WILDSTORM: MICHAEL CRAY #3
Written by Bryan Hill
Art by N. Steven Harris, Dexter Vines, Dearbhla Kelly, and Simon Bowland
Published by DC Comics
Release Date: December 13, 2017
The next case for Michael Cray and his team has their sights set on Barry Allen and he’s not your average forensic scientist and Hill starts the first part of this new case with appropriate amounts of workplace drama, character interactions, and time with the villain of the hour.
The third issue balances all of the characters and moving parts with efficiency as Harris and Vines give a more detailed and visceral experience, if not for a little moment early in the issue displaying Barry’s powers with caption boxes from Trelane providing information and letting the art and colors from Kelly speak for themselves. The colors capture this version of Barry’s assault on guards greatly. As he runs the impact area of his punches are the spots that are dark red, proving fatal for everyone on the receiving end.
The story reads like an episode of a CSI show in its procedural ways. Hill gives plenty of material for Cray and his boss Trelane to go over and discuss regarding their new target. Science and technology roots Barry into a fully realized grounded threat with some personal hangups that confirms this isn’t your everyday Barry Allen at work.
Cray and Trelane’s conversation takes place over different panels and Harris and Vines do well to always have everyone talking in frame or up close. Hill works in continuing to write classic DC heroes as demented and damaged people who are not cut from the same cloth as their Prime Earth counterparts and not repeating in their motivations or style of attack. This Barry Allen is crazy, unhinged, and not all the way there with Harris drawing the craziness akin to Green Goblin in Spider-Man 1.
Keeping on beat with the “downtime” the issue is about, the dialogue between Cray and his Doctor is unorthodox with how the characters are both playing the game of not telling to much and keeping things hidden, both having their own agendas. The side plot of his power set and it’s a point of focus for the issue as time passes is opening doors for the two characters.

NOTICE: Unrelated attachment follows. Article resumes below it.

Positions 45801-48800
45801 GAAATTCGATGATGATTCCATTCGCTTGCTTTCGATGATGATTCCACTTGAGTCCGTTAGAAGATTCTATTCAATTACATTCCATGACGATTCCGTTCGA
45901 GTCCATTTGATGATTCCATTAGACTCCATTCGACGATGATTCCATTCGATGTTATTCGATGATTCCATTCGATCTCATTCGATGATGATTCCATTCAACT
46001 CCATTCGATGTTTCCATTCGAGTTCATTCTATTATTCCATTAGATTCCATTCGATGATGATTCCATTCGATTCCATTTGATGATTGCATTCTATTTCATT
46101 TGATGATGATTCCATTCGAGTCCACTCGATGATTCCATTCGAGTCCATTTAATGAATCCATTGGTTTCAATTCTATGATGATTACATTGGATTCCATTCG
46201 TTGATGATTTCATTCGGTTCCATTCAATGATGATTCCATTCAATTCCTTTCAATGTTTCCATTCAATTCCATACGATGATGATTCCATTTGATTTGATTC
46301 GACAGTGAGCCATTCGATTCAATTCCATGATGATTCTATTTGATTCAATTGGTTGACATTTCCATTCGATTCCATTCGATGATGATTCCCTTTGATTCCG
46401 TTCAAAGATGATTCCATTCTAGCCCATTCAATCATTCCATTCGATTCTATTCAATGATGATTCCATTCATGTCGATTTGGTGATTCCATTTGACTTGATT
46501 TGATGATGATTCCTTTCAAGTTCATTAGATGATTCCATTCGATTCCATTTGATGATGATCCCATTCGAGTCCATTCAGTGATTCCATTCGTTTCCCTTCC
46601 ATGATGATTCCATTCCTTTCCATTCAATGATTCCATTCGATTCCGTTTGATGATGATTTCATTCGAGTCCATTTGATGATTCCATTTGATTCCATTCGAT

The lack of sound for the moments adds to the cold and calculating manner between these two and Hill leaves things to be picked up for a later issue as the rabbit hole becomes more complicated and possibly more.
Hill continues the writing of characters that are all intelligent throughout and Harris matches his script accompanied with art packed with some emotional weight. Cray has a life outside of the operations he does and issues like these letting us see pass those adventures are great for his character.
Harris, Vines, and Kelly all have stepped up as Cray goes to various locations and they’re filled with business and colors to fill out the world of California. The colors are solely to help the characters stand out more with Vines’ inking strengths that. Cray meets up with his team to discuss the mission and it rounds out an issue of Cray setting up for another mission while also pushing his supporting cast into directions that can all be stretched into more plotlines down the line.
The letters from Bowland are used in normal capacity and while it’s good to let the art and panels speak for themselves for the action, larger letters could help reinforce the flow and strength of the action.
Michael Cray is a book that has the best of both world’s with the rollercoaster-style ride the issues are beginning to take. This is a book that’s powered by the thinking man level that the characters are playing at thanks to Hill and his enticing dialogue as it continues to invert everything we think we know about the DCU. Harris, Vines, and Kelly do the heavy lifting in letting the art and colors speak for themselves stressing the action, flow of battle, and the colors for the dialogue heavy moments as well is something the book does exceptionally well to talk about heavier moments.
Michael Cray remains a consistently solid read of a book that is dead set on accomplishing reestablishing Michael Cray as a force in the Wild Storm Universe and doesn’t lose focus along the way while it’s trying to stay one step ahead of where you think both the story and characters are going to go.
The Verdict: 8.0/10